You will want to visit some of this vibrant city's major attractions, as this city is brimming with history. Valencia Catedral, dating back as far as 1262, is a must-visit. Even though disputed, the cathedral houses a Holy Chalice, allegedly the cup that Jesus drank from at the Last Supper.

City architectural detail on March 14, 2008 in Valencia, Spain. Valencia welcomes more than 4 million visitors every year.
Valencia is home to some unique and awe-inspiring architecture.

From there, head to Old Town Valencia, and take time to look inside the Gothic La Lonja, a UNESCO World Heritage Site. While wandering around in this beautiful city, keep an eye out for art galleries. A good place to start is the IVAM (Institute of Modern Art).

Valencia is quite popular, so there are several fantastic places to stay overnight. We highly suggest the Caro Hotel since it's near some key attractions. Valencia Cathedral and the City of Arts and Sciences are within walking distance, meaning you won't need to travel far while sightseeing.

The real attraction is the hotel itself; the interior has a modern Gothic design that is absolutely enchanting. Just standing under the arches will teleport you back to the 13th century! The rooms match the hotel's artsy and historic theme, and the rustic space is just as charming as the streets of Valencia.

There are restaurants and bars around the hotel, so you will have plenty of chances to sample the local cuisine. If you want to explore further, use the metro to get around.

A luxury holiday in the heart of Madrid

Madrid is a capital city that lives up to the hype on our route that is named after this city. The iconic football club is well-known, but there is so much more for visitors here. There are gorgeous 17th-century streets, delicious cuisine, and nightlife to enjoy.

Madrid is home to the Spanish Royal Family, and you can tour the Royal Palace and the grounds. The Gran Vía – one of the city's most famous shopping and dining boulevards – is a great place to get lost. There is also a lesser-known attraction: the oldest restaurant in the world, the Sobrino de Botin.

The famous Cibeles Fountain in Madrid, Spain on a sunny day
Admire the famous Cibeles Fountain during your visit to Madrid.
Eszter Szadeczky-Kardoss/

Madrid has some of the world's most top-rated hotels, but we recommend the URSO Hotel & Spa. An elegant stay, this hotel is situated in the heart of Madrid. There is private parking for a fee, convenient for road trippers who will likely be exploring the city on foot.

The hotel's grand architecture is stunning inside and out. You'll be pleasantly surprised by the modern suites and comfortable rooms with great night views of the city.

There's a water area, Hammam, massage service, and a gym in the spa so you can relax after a long drive. The hotel restaurant has a menu of traditional dishes and a massive wine cellar selection.

Where to stay when you reach Malaga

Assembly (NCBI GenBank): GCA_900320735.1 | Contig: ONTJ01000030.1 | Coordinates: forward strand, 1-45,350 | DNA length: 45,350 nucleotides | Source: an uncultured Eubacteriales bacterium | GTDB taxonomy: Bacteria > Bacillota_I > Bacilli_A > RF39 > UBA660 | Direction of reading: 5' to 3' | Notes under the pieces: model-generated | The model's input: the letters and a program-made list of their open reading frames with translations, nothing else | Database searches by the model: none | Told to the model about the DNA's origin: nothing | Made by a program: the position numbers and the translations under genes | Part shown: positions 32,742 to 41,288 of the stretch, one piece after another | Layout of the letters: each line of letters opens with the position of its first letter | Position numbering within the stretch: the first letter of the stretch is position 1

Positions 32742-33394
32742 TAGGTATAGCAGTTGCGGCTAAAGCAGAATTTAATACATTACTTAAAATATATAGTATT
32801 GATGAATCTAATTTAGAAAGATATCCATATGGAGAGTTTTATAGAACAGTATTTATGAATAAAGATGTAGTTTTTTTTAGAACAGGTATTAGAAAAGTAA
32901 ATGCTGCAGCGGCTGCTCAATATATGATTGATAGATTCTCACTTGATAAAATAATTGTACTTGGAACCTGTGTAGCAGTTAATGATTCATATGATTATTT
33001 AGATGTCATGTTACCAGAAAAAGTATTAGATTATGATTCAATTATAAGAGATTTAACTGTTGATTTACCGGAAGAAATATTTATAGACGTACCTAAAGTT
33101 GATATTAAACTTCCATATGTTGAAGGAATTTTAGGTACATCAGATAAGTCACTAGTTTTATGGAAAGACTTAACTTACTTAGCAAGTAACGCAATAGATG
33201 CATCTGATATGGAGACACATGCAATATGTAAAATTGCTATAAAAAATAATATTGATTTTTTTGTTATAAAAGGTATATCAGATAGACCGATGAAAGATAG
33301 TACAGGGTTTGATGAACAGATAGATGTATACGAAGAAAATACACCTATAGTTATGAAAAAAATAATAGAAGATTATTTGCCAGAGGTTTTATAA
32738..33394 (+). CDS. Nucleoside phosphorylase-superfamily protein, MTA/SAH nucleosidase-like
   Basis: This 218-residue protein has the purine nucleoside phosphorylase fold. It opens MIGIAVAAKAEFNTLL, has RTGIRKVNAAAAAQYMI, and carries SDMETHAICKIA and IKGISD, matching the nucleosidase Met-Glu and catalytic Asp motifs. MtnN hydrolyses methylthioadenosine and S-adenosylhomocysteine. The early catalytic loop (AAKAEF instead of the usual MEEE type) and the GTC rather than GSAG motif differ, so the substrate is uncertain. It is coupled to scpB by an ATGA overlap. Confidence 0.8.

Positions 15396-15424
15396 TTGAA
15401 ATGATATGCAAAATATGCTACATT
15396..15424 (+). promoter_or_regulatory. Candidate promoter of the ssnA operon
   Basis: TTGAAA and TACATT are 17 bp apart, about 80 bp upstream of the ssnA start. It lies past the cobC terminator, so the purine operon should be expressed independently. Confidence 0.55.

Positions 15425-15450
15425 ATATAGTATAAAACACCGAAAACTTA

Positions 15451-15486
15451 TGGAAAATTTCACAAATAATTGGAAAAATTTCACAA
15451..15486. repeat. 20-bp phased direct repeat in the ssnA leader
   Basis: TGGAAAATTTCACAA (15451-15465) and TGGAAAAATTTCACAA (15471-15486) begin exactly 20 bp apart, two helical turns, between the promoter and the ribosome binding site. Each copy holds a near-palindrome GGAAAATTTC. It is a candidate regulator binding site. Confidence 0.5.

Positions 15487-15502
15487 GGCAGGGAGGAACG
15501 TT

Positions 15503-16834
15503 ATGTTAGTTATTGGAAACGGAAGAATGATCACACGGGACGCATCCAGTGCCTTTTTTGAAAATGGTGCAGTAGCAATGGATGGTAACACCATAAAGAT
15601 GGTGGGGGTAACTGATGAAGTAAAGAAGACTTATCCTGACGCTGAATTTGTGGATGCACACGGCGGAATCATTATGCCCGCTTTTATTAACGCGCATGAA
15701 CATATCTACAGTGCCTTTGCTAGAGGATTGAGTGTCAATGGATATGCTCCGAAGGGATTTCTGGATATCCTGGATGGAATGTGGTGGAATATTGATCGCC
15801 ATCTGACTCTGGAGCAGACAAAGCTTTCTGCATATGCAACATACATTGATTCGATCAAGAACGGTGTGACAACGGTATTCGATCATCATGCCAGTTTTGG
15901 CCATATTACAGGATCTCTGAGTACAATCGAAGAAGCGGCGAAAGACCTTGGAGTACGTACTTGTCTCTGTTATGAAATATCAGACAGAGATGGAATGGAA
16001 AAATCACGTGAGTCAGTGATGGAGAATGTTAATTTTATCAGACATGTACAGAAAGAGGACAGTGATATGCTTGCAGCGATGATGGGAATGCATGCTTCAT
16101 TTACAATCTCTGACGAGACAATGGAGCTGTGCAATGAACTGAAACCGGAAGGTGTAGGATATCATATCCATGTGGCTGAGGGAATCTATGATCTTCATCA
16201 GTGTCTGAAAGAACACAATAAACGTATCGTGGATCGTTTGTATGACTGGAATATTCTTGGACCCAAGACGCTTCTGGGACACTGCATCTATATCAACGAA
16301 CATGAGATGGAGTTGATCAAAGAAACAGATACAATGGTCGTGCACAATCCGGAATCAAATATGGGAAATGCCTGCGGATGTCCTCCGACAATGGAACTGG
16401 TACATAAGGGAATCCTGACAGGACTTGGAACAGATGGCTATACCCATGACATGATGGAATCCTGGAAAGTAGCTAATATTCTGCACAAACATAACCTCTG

A beautiful city with picture-perfect views, Malaga is a popular holiday destination. With pale sandy beaches, never-ending blue sea, and coastal charm - it is no wonder people flock to this city in the summer.

Malaga in Spain on a sunny day with a cathedral in the background
As much as it is famous for its beaches, Malaga is also very well known for its beautiful architecture.
Pocholo Calapre/

Since it's such a popular vacation spot, Malaga has tons of accommodation options. The H10 Croma Malaga is a great place to stay for this road trip. The hotel is close to San Andres Beach and is the perfect end to a long drive. There is private parking at the hotel.

A continental breakfast is available. While the hotel restaurant has a diverse international and local menu, there is no shortage of cafés and dining spots in this area.

Rooms at the H10 Croma have spectacular views of the city, with a terrace to enjoy your morning coffee. The suites are spacious, so a group reservation is welcome. All amenities come standard, with a rooftop swimming pool and fitness center on-site.

The stay is a little pricey, but with the convenient location, excellent services, and beautiful experience, it is a worthwhile spend.

Things to see on a road trip from Barcelona to Malaga

This road trip from Barcelona to Malaga is dotted with one historic site after another, as well as many beautiful cities, charming towns, stunning parks and awe-inspiring coastal scenery. You will be spoiled for choice as to what to see and where to visit.

To make your planning easier, here are our top suggestions for the amazing things you can see on this road trip of a lifetime.

The Valencia Route

  1. Tarragona – A city rich with history and culture, this popular tourist destination is known for its many ancient Roman ruins like the Amphitheater of Tarragona: a 2nd-century arena overlooking the Mediterranean.
  2. Reus – The birthplace of architect Antoni Gaudi, Reus has stunning old-century sites like the Plaza del Mercadal in the Old Town. It's also a great place to enjoy some vermouth.
  3. Altea – The Altea mountains at Serra Gelada Natural Park have dramatic views of the Mediterranean. It is worth the rugged climb!